Tony Musante was a very intense actor and It's alleged he would frequently show up at Dario Argento's apartment at 3am to discuss characterization, much to Argento's annoyance.
The "Hornitus Nevalis" bird species doesn't actually exist. The one seen in the film is played by a Grey Crowned Crane.
At one point an executive producer wanted Dario Argento removed from the production when he was disappointed by a screening of some dailies. When Argento's father Salvatore Argento went to the exec's office to talk to him he found the exec's secretary visibly shaken. When he asked the secretary what was troubling her she said she saw the screening and the footage terrified her. Salvatore Argento then asked her to go tell her boss about her reaction to the screening. She convinced the executive to keep Dario Argento on as director.
Although 'The Bird with the Crystal Plumage' isn't the first Giallo movie, it is credited for making the sub-genre famous and starting the trend that boomed from 1970 to 1975.
This played in a Milan cinema for 3 and a half years, such was the film's popularity in its native Italy.
Dario Argento wrote the screenplay on spec after Bernardo Bertolucci gave him a copy of Fredric Brown's novel "The Screaming Mimi" although the film is technically not an adaptation of the book.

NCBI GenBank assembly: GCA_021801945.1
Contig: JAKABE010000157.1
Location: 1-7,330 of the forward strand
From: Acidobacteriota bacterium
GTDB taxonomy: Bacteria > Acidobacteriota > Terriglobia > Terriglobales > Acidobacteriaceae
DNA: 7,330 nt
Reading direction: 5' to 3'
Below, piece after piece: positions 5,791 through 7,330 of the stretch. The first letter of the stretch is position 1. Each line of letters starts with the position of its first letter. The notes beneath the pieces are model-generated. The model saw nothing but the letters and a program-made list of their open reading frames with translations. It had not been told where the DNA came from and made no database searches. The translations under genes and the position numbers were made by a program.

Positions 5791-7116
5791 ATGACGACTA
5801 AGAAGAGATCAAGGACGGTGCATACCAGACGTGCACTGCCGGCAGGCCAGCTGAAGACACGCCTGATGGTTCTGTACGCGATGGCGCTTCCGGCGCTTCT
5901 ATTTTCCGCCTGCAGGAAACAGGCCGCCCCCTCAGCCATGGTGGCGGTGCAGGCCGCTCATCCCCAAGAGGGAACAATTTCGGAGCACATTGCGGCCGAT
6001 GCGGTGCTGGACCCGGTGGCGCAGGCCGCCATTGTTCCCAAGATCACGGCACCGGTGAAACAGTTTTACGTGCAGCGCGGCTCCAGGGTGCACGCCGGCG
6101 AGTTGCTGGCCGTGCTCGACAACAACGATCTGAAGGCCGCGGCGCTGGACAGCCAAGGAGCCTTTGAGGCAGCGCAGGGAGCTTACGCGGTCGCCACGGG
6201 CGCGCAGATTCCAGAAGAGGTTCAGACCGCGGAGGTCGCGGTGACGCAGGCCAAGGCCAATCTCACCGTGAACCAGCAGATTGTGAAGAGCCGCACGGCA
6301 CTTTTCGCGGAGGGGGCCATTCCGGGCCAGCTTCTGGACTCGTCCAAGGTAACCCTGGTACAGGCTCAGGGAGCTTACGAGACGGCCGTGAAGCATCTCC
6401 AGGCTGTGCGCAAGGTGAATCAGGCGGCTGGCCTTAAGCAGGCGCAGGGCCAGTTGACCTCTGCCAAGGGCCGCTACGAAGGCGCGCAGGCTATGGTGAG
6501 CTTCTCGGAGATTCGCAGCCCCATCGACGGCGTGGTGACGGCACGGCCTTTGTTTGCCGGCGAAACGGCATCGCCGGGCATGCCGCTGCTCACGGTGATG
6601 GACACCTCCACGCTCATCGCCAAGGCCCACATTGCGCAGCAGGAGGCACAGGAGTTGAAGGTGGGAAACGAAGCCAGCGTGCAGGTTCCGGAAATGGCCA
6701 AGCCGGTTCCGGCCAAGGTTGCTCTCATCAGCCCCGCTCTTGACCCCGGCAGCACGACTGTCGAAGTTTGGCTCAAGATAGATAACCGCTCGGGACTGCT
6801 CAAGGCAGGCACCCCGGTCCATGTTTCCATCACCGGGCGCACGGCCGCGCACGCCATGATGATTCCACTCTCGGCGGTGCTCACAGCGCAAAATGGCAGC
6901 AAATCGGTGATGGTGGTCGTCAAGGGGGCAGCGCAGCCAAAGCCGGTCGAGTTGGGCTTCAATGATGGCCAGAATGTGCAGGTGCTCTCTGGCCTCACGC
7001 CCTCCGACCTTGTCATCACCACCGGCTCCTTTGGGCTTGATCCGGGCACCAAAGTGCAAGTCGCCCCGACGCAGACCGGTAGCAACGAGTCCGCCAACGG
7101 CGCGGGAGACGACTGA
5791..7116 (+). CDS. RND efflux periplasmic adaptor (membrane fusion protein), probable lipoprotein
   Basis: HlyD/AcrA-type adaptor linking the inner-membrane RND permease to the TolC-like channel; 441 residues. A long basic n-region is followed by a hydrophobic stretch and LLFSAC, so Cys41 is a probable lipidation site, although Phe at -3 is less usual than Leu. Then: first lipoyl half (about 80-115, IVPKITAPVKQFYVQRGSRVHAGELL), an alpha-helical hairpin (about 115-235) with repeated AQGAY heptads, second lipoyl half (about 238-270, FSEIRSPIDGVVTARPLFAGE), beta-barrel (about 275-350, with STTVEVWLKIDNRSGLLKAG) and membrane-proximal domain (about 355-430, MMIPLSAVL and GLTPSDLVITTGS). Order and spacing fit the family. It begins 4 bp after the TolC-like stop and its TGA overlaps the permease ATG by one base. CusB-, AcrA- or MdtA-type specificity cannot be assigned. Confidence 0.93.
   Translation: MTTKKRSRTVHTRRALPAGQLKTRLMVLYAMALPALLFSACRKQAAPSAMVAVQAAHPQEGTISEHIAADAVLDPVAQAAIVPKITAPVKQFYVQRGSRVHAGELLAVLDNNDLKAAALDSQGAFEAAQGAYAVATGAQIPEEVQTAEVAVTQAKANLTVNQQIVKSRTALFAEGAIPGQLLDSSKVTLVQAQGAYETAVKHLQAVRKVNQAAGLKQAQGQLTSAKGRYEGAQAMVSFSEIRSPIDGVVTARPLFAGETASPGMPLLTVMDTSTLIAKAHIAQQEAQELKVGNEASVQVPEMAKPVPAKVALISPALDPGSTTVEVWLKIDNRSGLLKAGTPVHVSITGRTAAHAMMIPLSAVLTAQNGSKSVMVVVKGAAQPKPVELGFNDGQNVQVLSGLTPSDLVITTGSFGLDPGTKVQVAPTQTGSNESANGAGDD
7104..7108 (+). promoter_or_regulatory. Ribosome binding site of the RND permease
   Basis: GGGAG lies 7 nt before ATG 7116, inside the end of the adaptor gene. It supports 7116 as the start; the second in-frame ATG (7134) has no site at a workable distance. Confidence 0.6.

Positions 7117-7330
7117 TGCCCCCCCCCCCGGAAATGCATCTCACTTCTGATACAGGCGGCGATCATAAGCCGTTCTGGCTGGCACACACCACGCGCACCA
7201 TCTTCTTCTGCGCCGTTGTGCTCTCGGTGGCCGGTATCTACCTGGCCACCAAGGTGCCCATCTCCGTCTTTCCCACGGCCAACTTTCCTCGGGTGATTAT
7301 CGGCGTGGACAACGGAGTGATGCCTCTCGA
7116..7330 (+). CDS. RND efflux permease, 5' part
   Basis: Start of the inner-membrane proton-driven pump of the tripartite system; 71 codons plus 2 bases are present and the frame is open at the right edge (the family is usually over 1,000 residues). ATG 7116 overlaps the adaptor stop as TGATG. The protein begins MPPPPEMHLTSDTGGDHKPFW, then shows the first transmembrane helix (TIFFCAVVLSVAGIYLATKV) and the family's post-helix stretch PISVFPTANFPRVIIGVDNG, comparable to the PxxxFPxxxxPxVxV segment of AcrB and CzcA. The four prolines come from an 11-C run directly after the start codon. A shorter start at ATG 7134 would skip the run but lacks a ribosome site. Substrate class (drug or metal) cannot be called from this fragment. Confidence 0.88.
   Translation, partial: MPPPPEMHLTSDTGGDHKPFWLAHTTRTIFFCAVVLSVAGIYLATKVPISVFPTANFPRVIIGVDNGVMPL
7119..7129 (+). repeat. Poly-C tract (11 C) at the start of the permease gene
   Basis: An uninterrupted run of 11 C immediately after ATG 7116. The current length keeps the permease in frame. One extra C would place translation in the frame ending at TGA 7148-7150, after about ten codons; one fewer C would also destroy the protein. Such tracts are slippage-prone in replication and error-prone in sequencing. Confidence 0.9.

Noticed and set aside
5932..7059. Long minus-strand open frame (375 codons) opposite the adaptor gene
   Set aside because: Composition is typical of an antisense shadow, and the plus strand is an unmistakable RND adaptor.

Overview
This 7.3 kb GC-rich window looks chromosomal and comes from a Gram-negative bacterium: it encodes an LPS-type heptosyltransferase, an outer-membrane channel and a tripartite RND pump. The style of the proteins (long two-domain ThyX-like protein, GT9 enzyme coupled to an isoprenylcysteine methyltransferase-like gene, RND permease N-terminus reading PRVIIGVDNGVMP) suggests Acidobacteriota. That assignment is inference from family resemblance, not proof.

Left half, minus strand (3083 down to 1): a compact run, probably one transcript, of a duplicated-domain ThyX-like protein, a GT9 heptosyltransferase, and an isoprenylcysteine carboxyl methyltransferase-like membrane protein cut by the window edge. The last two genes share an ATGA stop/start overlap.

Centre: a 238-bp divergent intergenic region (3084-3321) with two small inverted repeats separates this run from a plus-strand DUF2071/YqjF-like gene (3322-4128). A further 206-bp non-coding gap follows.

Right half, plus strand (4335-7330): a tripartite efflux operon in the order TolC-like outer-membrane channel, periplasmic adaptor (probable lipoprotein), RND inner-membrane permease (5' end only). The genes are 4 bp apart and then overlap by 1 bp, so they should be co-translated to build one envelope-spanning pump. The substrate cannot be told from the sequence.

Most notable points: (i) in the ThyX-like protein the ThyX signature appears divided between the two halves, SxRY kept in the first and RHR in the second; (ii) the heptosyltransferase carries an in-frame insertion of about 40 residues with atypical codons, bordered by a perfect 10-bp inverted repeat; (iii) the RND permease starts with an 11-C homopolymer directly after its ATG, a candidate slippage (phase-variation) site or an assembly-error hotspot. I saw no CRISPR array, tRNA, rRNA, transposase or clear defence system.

The painting the killer buys from the antique store heavily resembles Pieter Bruegel the Elder's The Hunters in the Snow.
Director Cameo: Dario Argento body doubling as the killer. Every shot of those black, leather gloves, as it was far more convenient for him, knowing exactly how to handle the hand movements.
The first installment of Argento's Animal Trilogy (a trilogy of giallo films with animals in their titles). The trilogy includes The Bird with the Crystal Plumage (1970), The Cat O' Nine Tails (1971), and Four Flies on Grey Velvet (1971).
'The Bird with the Crystal Plumage' is one of the reasons why Dario Argento is often referred to as, "The Italian Hitchcock".
An uncredited adaptation of Fredric Brown's novel "The Screaming Mimi". It was previously filmed in 1958 by Gerd Oswald.
Included among the "1001 Movies You Must See Before You Die", edited by Steven Schneider.
Director Dario Argento later cited star Tony Musante as one of the most difficult actors he ever worked with.
Entertainment Weekly ranked this Number Seven on their "Guilty Pleasures: Testosterone Edition" list in their March 30, 2007 issue.
The first of many Argento films that featured an artist as the main character. Sam Dalmas is a writer, while future Argento protagonists would include writers, musicians, dancers, singers and painters.